The declaration suspends the rights of assembly and freedom of movement and empowers the police, supported by Peru’s military, to search people’s homes without permission or judicial order. Otarola said it has not determined whether a curfew will be imposed. He estimated the total number of people “causing this disturbance” at no more than 8,000 nationwide.
The defense minister said the declaration was agreed to by the council of ministers. It didn’t mention Peru’s new president, Dina Boluarte, who was sworn in by Congress hours after lawmakers ousted Castillo.
Boluarte pleaded for calm as demonstrations continue against her and the Congress that ousted her predecessor.
“Peru cannot overflow with blood,” she said earlier Wednesday. Answering demands for immediate elections, she suggested they could be held a year from now, four months before her earlier proposal, which placated no one.
Boluarte floated the possibility of sheduling general elections for December 2023 to reporters, just before a hearing to determine whether Castillo will remain jailed for 18 months while authorities build a rebellion case against him. The judge then postponed the hearing after Castillo refused to participate.
“The only thing I can tell you sisters and brothers (is) to keep calm,” Boluarte said. “We have already lived through this experience in the 80s and 90s, and I believe that we do not want to return to that painful history.”
The remarks of Castillo’s running mate, installed by Congress just a week ago to replace him, recalled the ruinous years when the Shining Path insurgency presided over numerous car bombings and assassinations. The group was blamed for more than half of the nearly 70,000 estimated deaths and disappearances, caused by various rebel groups and a brutal government counterinsurgency response.
Protesters have blocked streets in Peru’s capital and many rural communities, demanding Castillo’s freedom, Boluarte’s resignation and the immediate scheduling of general elections to pick a new president and replace all members of Congress. At least seven people have been killed, including a teenager who died Wednesday after being injured during protests in Andahuaylas, a hospital director said.
All perished in the same kinds of impoverished communities whose voters propelled the rural teachers union leader to victory last year after he promised a populist approach to governing.
Castillo was ousted by lawmakers on Dec. 7 when he sought to dissolve Congress ahead of their third attempt to impeach him. His vehicle was intercepted as he traveled through Lima’s streets with his security detail. Prosecutors accused him of trying to seek political asylum at Mexico’s embassy.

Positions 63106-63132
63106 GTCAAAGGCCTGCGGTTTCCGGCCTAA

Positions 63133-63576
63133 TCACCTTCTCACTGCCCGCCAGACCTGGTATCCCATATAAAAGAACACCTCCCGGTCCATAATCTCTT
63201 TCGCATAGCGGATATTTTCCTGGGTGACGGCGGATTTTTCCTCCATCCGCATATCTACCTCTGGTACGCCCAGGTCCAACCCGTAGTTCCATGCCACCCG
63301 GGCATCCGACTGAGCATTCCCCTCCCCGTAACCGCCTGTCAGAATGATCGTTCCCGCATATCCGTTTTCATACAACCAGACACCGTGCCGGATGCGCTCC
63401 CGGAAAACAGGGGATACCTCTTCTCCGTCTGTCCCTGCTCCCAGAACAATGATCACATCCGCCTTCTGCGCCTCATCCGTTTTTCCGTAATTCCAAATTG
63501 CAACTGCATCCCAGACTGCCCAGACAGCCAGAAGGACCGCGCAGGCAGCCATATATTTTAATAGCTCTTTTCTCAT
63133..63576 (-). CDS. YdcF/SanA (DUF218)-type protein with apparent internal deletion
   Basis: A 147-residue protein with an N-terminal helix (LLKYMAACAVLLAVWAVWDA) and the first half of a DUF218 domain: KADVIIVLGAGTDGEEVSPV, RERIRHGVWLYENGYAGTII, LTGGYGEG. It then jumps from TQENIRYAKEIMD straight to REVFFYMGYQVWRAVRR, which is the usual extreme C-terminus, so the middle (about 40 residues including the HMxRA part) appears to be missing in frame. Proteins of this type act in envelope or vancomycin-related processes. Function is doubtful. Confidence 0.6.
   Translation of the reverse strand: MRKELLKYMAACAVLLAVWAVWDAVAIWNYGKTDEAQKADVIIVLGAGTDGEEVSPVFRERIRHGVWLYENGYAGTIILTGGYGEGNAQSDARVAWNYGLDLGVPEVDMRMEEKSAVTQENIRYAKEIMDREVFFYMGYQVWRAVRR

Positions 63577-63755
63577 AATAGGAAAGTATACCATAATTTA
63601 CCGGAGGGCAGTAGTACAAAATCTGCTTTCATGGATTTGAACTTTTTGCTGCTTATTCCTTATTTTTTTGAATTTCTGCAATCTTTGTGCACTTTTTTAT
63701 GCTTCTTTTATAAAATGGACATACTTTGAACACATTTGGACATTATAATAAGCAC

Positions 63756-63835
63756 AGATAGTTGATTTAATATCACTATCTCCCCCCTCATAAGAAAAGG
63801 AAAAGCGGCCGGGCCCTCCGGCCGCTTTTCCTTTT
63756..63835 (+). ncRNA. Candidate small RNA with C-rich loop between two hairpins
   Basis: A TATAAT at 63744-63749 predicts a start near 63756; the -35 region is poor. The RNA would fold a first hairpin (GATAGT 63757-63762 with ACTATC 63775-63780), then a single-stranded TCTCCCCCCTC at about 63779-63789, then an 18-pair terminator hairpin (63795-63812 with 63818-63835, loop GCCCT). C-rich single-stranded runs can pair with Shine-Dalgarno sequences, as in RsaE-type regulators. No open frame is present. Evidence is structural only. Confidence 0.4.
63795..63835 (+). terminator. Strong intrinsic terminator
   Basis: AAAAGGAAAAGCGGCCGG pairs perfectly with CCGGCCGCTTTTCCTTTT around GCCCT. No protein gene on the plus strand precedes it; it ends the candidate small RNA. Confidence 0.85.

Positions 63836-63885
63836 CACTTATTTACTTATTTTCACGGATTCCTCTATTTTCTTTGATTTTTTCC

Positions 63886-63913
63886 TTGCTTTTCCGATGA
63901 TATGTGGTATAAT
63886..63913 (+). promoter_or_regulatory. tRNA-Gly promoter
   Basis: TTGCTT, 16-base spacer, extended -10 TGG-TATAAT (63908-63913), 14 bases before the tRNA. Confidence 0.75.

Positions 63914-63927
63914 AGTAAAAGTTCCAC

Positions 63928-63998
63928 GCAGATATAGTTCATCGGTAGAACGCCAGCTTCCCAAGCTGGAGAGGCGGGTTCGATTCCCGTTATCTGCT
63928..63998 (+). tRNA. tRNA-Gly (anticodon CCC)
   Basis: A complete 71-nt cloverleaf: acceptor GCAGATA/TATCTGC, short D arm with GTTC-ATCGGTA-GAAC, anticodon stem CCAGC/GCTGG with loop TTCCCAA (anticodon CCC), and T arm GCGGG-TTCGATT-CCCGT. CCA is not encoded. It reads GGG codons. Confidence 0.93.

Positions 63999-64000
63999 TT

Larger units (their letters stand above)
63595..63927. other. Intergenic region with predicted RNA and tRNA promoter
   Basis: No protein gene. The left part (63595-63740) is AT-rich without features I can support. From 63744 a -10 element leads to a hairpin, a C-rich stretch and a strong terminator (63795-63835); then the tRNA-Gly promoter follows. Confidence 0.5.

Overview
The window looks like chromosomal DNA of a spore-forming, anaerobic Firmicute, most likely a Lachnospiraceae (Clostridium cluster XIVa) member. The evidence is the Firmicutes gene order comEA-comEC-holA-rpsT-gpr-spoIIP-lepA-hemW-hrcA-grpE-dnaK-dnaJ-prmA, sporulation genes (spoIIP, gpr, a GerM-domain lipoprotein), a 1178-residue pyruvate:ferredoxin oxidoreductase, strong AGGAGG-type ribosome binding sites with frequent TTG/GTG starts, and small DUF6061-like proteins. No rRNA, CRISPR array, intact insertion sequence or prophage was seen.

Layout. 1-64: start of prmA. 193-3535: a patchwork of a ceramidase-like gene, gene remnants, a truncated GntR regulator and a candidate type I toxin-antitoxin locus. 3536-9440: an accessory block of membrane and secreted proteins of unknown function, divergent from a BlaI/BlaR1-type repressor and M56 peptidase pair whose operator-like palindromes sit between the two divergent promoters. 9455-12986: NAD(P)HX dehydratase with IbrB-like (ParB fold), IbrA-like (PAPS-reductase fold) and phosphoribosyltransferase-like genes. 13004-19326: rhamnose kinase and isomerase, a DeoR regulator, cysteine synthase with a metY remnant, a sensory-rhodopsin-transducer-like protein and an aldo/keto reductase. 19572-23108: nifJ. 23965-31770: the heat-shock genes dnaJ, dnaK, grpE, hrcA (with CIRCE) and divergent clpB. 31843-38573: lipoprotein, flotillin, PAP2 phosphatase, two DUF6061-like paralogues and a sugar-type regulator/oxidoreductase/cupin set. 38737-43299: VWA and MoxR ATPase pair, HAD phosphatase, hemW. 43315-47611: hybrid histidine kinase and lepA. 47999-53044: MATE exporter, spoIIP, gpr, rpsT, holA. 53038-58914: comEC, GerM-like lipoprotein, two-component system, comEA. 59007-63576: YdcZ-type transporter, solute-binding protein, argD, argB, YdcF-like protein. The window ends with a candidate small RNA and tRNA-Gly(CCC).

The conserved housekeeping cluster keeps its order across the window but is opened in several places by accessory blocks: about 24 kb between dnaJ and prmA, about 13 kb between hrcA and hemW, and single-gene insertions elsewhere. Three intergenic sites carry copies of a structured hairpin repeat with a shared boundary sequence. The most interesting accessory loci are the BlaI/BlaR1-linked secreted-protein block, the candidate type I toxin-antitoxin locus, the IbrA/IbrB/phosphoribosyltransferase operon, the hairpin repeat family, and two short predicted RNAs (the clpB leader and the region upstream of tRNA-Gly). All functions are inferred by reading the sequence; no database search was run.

In a handwritten letter shared Wednesday with The Associated Press by his associate Mauro Gonzales, Castillo asked the Inter-American Commission on Human Rights to intercede for his “rights and the rights of my Peruvian brothers who cry out for justice.” The commission investigates allegations of human rights violations and litigates them in some cases.
In the last week, protesters have burned police stations, taken over an airstrip used by the armed forces and invaded the runway of the international airport in Arequipa, a gateway to some of Peru’s tourist attractions. The passenger train that carries visitors to Machu Picchu suspended service, and roadblocks on the Pan-American Highway have stranded trailer trucks for days, spoiling food bound for the capital.
By Wednesday, members of the armed forces had already been deployed to Arequipa and other areas outside Lima. Securing rural areas far from the capital could take longer.
Five of the deaths have been in Andahuaylas, an Andean community whose impoverished residents have long felt abandoned by the government and occasionally rebelled against it. College student Luis Torres joined a protest of about 2,000 people there Wednesday as a few white vans carrying soldiers moved through the streets.
“This measure is disproportionate. It shows the political precariousness of the government that Mrs. Dina Boluarte is having now,” Torres said. “We are all marching peacefully, for something fair that we are demanding. At least Andahuaylas will continue to fight.”
Associated Press writer Franklin Briceño contributed to this report from Andahuaylas, Peru.